This will testify that Albert Hainer a Private in the late Corps of Rangers [referring to Butler's Rangers, whose disbanded soldiers settled the Niagara area of present day Ontario], is married to Catharine Folluck [sic. More commonly written as Vollick or Follick], the daughter of Isaac Follluck, likewise a soldier in said Corps and that she comes under the description of a Loyalists Daughter, and is entitled [can't read next word] U.E. [Unity of Empire, a title applied to Loyalists once they were accepted by the Council and officially declared a Loyalist] and that said Albert Hainer now has five children.

Dated Newark, 14 May 1796.

Source: FHL 1683290 p. 137 of Civil Secreatry's Correspondence, upper Canada, Upper Canada Sundries 1791-1800 RG5 A1 Vol. 1A pp41-556.

It has some pretty amazing genealogy information! I have more proof that my Loyalist ancestor Isaac was in Butler's Rangers, that he had a daugher Catherine who married Albert Hainer before May 1796 and that Albert and Catherine had 5 children by that date. This document also tells me that Albert was also a soldier in Butler's Rangers and that Catherine's father has been approved as a Loyalist (as per her being allowed the title of U.E. after her name)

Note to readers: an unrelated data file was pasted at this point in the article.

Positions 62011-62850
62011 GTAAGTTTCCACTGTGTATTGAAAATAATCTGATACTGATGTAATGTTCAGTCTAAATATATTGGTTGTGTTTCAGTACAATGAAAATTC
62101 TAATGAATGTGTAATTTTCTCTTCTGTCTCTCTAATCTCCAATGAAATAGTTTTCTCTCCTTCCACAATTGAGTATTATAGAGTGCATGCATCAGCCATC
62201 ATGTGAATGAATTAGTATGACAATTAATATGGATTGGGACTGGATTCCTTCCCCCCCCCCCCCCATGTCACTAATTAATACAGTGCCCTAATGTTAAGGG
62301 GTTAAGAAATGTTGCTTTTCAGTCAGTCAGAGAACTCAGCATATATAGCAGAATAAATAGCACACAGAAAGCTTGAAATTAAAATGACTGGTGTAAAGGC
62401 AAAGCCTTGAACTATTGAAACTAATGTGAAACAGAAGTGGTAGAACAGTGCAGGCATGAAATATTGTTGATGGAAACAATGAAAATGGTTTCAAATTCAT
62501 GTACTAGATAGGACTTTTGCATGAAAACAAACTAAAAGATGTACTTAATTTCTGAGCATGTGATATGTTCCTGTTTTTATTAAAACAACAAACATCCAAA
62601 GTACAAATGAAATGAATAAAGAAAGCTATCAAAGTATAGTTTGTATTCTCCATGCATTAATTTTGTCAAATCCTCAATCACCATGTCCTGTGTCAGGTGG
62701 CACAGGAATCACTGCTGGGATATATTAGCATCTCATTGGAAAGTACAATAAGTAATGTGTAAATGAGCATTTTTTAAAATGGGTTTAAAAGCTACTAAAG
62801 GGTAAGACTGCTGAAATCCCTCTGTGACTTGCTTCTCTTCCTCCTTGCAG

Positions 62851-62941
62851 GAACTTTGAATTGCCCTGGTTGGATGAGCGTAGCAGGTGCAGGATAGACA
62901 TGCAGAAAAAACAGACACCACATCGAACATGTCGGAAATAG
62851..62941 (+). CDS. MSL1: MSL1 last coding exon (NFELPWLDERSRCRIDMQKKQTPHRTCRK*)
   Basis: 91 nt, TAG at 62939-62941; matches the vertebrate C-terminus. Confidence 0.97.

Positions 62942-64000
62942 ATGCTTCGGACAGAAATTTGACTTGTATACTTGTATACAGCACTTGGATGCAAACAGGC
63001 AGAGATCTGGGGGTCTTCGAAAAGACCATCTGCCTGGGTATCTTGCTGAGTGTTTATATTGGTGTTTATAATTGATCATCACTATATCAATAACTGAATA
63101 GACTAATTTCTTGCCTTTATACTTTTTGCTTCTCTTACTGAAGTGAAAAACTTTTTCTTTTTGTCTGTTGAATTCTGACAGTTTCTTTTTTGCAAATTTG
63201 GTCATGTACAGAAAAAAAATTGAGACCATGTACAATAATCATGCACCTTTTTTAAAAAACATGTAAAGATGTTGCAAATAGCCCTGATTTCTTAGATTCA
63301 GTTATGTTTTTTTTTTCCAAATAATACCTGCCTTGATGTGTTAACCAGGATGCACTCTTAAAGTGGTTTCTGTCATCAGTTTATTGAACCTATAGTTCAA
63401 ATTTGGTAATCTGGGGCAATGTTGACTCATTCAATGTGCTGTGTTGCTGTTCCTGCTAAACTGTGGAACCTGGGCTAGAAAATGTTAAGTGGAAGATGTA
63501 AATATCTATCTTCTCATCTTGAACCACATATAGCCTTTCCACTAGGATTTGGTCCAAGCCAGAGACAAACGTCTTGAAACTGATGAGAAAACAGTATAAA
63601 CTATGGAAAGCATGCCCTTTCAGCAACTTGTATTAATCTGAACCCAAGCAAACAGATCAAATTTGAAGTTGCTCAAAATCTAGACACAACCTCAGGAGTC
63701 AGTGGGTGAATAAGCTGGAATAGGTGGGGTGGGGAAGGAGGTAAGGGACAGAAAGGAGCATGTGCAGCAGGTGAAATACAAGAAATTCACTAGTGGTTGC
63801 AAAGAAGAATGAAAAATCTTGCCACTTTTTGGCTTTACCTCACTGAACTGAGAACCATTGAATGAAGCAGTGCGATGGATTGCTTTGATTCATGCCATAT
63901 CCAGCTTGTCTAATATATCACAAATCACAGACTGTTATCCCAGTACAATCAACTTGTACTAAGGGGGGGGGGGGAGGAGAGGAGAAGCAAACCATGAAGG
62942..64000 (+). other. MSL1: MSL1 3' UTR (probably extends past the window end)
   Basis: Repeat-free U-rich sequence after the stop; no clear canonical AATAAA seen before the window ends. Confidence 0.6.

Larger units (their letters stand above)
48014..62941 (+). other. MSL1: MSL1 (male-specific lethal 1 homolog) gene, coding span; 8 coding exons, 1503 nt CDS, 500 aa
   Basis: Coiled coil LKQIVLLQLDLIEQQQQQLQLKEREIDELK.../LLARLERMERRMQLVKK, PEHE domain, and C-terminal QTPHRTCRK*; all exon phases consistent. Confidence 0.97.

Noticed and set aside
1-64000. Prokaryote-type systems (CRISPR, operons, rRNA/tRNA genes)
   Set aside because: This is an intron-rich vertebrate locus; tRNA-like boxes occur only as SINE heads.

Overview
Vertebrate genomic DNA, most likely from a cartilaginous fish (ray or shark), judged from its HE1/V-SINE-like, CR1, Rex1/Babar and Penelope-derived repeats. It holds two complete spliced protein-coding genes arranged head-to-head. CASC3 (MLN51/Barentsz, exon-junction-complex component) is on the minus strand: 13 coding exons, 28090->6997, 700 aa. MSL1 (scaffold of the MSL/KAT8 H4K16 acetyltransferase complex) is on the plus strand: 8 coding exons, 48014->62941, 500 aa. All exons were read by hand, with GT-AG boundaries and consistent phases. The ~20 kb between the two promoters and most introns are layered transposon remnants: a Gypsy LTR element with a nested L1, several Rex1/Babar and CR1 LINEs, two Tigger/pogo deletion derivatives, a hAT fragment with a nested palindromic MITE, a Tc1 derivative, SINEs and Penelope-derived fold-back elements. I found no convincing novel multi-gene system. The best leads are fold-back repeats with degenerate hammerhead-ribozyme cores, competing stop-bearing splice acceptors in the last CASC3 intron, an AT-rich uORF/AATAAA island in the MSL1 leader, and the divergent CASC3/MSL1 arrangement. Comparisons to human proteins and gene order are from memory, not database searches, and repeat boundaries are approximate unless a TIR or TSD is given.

This leads me to more research - I would now hunt for petitions for both Isaac Vollick, his daughter Catherine and her husband Albert Hainer. They should all have applied for land as Loyalists and their petitions should be found in the Upper Canada Land Petitions.

And thus a new avenue of research opens for me. (As an aside, I have already done this research and have found many petitions for all members of the large family Isaac Vollick brought with him from New York.)

September 15, 2010

Olive Tree Genealogy Has Its Own You-Tube Channel!

hI finally got around to setting up an OliveTreeGenealogy Channel on You-Tube. So far I've managed to upload some cemetery videos, and am working on more!

I've been thinking about doing this for a long time. Last June hubs and I stopped at several cemeteries during various road trips. He did the work of walking and filming short videos of the tombstones, while I took digital photos of as many of the tombstones as I could manage with my physical challenges.